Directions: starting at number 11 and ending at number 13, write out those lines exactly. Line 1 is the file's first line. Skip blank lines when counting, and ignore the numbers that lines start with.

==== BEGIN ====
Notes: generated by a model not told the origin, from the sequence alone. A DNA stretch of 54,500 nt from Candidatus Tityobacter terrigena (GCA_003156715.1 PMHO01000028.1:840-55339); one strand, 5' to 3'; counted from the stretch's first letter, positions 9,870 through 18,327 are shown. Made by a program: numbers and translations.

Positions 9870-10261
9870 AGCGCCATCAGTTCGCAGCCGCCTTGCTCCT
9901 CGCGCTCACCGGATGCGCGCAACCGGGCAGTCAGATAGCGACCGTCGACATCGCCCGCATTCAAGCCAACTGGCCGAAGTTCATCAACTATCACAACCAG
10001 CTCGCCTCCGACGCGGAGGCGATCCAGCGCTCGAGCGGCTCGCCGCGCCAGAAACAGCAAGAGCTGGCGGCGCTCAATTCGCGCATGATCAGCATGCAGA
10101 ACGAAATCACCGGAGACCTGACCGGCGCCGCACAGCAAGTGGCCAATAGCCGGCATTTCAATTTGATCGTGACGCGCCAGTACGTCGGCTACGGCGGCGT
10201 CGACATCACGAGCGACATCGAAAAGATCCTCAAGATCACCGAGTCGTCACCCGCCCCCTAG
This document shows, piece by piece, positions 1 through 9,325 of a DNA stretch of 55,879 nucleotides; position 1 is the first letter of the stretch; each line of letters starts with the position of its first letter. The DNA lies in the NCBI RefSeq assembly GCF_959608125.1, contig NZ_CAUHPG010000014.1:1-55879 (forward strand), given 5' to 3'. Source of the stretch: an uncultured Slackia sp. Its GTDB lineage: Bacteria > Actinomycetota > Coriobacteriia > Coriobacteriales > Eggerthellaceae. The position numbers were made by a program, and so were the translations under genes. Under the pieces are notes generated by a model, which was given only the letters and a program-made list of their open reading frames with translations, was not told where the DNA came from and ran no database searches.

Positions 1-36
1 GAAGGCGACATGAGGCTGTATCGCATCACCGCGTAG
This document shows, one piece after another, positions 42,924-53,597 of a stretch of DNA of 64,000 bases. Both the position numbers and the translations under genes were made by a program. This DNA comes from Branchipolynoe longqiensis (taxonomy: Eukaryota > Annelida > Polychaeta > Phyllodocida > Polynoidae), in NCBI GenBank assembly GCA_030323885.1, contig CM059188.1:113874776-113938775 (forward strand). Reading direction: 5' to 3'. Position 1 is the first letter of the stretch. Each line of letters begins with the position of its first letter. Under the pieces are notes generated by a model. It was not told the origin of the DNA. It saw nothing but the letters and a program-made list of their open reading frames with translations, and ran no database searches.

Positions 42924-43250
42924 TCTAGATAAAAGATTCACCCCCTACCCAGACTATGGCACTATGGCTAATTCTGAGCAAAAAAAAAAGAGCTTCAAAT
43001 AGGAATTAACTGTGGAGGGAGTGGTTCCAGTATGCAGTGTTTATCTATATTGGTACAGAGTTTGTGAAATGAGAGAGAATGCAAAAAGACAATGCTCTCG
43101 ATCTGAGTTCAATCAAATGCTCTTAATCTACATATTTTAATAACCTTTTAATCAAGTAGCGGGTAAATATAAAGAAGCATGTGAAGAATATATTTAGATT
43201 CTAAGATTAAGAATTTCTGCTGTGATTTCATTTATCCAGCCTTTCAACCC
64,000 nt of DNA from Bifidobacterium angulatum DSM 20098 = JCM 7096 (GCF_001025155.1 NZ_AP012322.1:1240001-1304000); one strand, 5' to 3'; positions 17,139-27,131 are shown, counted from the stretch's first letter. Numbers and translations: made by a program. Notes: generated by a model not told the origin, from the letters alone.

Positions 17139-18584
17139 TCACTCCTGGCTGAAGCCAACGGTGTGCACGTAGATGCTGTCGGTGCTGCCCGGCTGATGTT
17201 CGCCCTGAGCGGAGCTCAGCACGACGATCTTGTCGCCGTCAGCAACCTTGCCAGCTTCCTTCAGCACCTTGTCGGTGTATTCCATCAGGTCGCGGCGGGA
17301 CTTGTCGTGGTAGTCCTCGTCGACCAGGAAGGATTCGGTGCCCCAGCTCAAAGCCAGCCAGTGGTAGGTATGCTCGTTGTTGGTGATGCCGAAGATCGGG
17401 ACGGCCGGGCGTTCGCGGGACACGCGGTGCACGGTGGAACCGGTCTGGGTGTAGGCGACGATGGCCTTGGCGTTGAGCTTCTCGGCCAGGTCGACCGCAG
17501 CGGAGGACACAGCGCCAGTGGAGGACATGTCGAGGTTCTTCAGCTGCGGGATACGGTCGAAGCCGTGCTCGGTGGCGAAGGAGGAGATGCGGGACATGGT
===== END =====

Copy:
This document shows, one piece after another, positions 42,924-53,597 of a stretch of DNA of 64,000 bases. Both the position numbers and the translations under genes were made by a program. This DNA comes from Branchipolynoe longqiensis (taxonomy: Eukaryota > Annelida > Polychaeta > Phyllodocida > Polynoidae), in NCBI GenBank assembly GCA_030323885.1, contig CM059188.1:113874776-113938775 (forward strand). Reading direction: 5' to 3'. Position 1 is the first letter of the stretch. Each line of letters begins with the position of its first letter. Under the pieces are notes generated by a model. It was not told the origin of the DNA. It saw nothing but the letters and a program-made list of their open reading frames with translations, and ran no database searches.

Positions 42924-43250
42924 TCTAGATAAAAGATTCACCCCCTACCCAGACTATGGCACTATGGCTAATTCTGAGCAAAAAAAAAAGAGCTTCAAAT